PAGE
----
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I found this review about an interactive rendition of Mary Shelley's Frankenstein and wanted to share it:
Hmmm. Can't say that interactive novels have ever really got my attention before. I have mixed feelings.
My first instinct was antagonism towards it - taking liberties with the text and all that. Then I thought about it a bit and realised that was a knee-jerk reaction and that it was really no different to making a dramatisation or a musical of a book. It's actually quite an interesting idea.
Then I wondered about the level at which the reader would be interacting with the novel. Shelley was not just telling a good story, she had deeper things to say and ask. Would the reader be interacting only with the surface story? Would they be guided towards the deeper levels?
Then I decided that I'm never going to find out: the world seems to be always so full of new things and life is so short - we have to pick and choose and I think this is one facet on which I'm going to pass (mind you, it's not so many years since I said the exact same thing about the internet).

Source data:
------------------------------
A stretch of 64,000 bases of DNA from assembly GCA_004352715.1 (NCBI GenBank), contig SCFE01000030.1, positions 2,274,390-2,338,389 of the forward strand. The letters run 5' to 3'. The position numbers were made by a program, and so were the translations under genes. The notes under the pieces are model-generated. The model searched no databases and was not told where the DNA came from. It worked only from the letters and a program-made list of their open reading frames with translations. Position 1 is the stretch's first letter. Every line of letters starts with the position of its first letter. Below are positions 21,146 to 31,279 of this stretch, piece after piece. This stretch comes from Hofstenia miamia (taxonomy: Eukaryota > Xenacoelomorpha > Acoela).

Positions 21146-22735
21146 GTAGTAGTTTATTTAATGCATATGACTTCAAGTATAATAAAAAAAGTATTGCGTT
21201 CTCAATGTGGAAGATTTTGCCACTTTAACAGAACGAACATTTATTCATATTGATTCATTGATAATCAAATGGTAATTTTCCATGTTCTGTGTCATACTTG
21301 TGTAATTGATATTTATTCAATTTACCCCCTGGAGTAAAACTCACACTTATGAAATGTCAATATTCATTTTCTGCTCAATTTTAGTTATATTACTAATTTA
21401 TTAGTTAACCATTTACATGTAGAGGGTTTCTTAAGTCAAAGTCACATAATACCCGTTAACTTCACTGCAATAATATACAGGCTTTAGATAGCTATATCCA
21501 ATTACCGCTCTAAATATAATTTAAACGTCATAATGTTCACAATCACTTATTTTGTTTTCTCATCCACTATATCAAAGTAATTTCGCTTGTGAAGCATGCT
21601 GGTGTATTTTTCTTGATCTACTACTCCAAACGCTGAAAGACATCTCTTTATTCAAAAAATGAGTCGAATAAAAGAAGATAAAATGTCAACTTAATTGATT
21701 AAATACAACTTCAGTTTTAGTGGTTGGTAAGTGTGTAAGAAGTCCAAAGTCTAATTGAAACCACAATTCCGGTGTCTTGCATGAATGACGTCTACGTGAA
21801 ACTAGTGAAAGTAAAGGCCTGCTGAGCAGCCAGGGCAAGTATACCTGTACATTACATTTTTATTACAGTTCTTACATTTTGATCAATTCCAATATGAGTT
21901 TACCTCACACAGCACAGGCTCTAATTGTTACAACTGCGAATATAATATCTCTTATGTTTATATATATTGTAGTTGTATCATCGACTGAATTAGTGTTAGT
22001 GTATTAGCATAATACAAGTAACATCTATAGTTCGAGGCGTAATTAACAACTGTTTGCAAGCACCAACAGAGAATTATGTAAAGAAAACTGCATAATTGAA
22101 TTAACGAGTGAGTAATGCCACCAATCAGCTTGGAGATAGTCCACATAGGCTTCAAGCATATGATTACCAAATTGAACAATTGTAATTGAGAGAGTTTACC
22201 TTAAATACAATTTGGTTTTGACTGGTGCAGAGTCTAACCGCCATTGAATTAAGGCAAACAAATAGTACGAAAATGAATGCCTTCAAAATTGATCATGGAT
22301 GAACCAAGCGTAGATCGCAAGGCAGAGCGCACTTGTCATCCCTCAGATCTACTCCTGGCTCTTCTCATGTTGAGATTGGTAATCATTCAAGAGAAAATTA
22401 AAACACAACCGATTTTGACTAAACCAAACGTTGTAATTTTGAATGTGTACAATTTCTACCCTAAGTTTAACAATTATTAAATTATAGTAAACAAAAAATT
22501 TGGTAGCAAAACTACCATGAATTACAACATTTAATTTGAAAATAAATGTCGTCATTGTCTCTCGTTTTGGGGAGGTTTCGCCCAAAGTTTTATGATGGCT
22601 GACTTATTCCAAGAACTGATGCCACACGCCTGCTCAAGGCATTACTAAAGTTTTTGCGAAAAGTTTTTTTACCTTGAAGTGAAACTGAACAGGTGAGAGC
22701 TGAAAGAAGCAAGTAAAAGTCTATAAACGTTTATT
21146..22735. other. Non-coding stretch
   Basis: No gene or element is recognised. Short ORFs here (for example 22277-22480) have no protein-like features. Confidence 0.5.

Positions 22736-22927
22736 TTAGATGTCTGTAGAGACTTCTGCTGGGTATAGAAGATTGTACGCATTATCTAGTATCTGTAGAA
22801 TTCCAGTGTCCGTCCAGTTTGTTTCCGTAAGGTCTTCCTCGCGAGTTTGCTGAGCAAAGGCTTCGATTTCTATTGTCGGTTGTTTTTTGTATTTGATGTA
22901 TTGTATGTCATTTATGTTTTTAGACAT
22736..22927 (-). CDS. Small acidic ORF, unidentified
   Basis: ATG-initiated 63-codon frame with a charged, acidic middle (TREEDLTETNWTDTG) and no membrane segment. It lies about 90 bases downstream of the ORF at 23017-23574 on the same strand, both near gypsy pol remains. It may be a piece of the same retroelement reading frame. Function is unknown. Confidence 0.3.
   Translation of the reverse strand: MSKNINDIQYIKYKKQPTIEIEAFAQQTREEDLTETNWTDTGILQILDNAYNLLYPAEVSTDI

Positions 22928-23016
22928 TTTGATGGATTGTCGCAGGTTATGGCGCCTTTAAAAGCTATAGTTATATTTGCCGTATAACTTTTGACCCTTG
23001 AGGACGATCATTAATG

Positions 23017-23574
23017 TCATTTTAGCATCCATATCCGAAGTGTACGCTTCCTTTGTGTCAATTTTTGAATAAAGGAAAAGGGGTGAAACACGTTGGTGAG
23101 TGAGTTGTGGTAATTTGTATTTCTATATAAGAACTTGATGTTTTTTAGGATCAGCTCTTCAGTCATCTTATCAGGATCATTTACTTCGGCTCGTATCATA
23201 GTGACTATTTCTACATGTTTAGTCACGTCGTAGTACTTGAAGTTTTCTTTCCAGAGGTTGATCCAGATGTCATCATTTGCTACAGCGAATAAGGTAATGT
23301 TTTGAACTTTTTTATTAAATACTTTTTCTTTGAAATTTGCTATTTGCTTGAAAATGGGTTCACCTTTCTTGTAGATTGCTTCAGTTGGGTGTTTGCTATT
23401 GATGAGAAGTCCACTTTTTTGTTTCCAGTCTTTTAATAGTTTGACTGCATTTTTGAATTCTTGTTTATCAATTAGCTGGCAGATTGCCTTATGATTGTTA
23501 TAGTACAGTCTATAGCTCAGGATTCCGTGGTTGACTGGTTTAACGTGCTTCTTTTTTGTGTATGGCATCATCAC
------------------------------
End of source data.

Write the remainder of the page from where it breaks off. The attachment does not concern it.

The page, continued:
And need I point out that there has always been interaction - a two-way process - between thoughtful reader and good literature?
That looks like a very interesting take. When I have time, I'm gonna have to delve into it a little more and see what I think. Frankenstein is one of my favorite novels, and I have very strong opinions about it, so I'm leary about this sort of 'interactive' idea. (Isn't fiction already 'interactive'?)
Thanks for the heads up and link.
I've been resistant to this sort of thing at least since the early eighties: I kept freeing a poor shackled prisoner in a "choose-your-own-adventure book", and he kept killing me. It both offended my innate sense of justice and demonstrated that I'm really quite stupid!
I like the idea of multi-media supporting materials, like supercharged notes from a Penguin Classic, though.
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